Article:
“First, as a communication tool: ‘we have this information that we wish to convey, and we need visual representation to convey that information.’ Second, more and more visualization serves as an analytical tool integrated throughout the scientific workflow. State-of-the-art visualization techniques looking at raw datasets reveal gaps or misalignment in datasets or model designs; addressing these (aligning data, making additional measurements) defines the next step in the project and helps quantify uncertainty in measurements and important problem in dealing with big data. Trends and patterns observed early using visualization also help define what data analysis, interpretation, and modeling to carry out next. Many projects that work with visualization in this mode find that a quarter or more of the project effort may involve visualization techniques, and this works best if visualization is involved from the outset. To make this possible requires state-of-the-art tools, including interactive visualization.”
During 2016 Louise assumed leadership of the DCO’s modeling and visualization activities, among the hardest challenges the program has faced. She fostered both the intellectual and social development of the activities, already with impressive results. The speedy and collegial advance of modeling of deep carbon will stand tall among the many contributions of Louise’s superb career. I will always think now of the Deep Carbon Modeling Forum which Louise established as the Kellogg Deep Carbon Modeling Forum.
Jesse Ausubel, Science Advisor, Deep Carbon Observatory, Alfred P. Sloan Foundation
Louise was the kind of thoughtful colleague that everyone wants to have. She was generous and open, and was not motivated at all by selfishness. This came through in all my interactions with her. I once spent a day wandering around Zurich with her after a DCO meeting. It was a glorious day. I remember that we went into a fancy pen and paper store, and she was so delighted that we stayed for a long time looking at every single thing they had. Then, we went back later that afternoon to look at it again. I always enjoy being around people who enjoy life so deeply. I will miss her.
Karen Lloyd, University of Tennessee Knoxville, USA
I have always enjoyed working with Louise at Executive committee meetings, valued for her balanced, and common sense approach, as well as her upbeat and cheery manner. She was a reliable and active contributor to many important discussions both formal and informal -behind the scenes and she will be sorely missed.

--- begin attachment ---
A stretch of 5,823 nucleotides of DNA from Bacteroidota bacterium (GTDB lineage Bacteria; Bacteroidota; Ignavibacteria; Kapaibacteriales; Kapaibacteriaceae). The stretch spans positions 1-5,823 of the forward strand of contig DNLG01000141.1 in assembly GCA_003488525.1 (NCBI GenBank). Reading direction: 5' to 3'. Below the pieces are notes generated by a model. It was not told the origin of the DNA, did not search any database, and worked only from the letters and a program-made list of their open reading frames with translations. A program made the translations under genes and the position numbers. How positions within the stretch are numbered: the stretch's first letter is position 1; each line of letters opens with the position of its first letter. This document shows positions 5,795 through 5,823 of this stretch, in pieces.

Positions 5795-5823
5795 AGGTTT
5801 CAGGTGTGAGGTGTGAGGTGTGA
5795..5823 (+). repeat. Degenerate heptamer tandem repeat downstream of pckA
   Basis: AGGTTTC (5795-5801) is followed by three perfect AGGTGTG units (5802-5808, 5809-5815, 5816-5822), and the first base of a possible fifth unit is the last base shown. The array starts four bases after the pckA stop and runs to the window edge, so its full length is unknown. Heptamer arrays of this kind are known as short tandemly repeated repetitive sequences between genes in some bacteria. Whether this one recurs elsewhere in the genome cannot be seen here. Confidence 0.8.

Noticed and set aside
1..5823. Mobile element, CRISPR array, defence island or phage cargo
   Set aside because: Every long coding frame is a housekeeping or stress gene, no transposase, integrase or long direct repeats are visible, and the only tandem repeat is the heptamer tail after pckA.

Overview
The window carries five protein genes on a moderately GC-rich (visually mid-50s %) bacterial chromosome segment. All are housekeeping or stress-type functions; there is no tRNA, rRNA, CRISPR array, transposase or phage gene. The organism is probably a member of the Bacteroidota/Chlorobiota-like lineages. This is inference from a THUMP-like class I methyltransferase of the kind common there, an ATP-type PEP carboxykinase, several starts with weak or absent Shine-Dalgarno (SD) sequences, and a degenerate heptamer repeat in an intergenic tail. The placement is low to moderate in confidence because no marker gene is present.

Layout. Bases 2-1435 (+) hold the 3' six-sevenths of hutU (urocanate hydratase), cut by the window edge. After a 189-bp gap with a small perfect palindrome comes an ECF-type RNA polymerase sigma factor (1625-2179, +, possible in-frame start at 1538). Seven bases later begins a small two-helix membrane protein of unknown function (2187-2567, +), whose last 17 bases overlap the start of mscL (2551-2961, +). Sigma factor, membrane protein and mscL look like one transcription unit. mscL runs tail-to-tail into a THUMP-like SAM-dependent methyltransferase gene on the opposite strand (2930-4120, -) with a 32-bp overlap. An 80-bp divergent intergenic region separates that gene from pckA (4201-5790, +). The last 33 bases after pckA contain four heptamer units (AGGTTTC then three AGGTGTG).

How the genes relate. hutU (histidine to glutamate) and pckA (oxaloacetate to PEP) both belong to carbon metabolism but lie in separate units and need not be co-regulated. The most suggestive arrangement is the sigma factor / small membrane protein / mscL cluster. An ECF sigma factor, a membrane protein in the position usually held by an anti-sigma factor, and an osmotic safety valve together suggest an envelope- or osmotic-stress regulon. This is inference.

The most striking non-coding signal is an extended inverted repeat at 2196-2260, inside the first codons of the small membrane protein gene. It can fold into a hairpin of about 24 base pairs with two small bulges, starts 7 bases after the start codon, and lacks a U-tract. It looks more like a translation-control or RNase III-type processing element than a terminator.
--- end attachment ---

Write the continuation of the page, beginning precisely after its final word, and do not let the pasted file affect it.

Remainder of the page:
Adrian Jones, University College London, UK
I got to know Louise over the past few years as a co-investigator on a sequence of two DCO-funded projects that she led. What struck me was how she combined a warm enthusiasm for science, including the technical aspects of geodynamic computations, with cold strategic insight into fund-raising and project management. She managed to optimise our projects in the context of dynamic constraints and desires from many stakeholders. And she did so with poise and equanimity under sometimes challenging circumstances. She was committed to service to the community in both small projects, such as ours, and much larger ones, such as the CIG. Not to mention her distinguished record of scientific advance! I was fortunate to have the opportunity to learn from her and, like many in our community, I'll miss her.
Richard Katz, University of Oxford, UK
I met Louise Kellogg thirty years ago when she came to my Institute for a short post-doctoral project and witnessed her rapid rise as a prominent scientist. Louise was faithful to her friends and colleagues, remarkably unassuming and supportive of others. She liked to work in a group and never reneged on strong scientific and ethical standards. Her serious attitude hid a joyful streak that could come out unexpectedly. I shall remember her enjoying a wild Ceilidh Scottish dance in Saint Andrews.
Claude Jaupart, Institute de Physique du Globe de Paris, France
University of California Davis, USA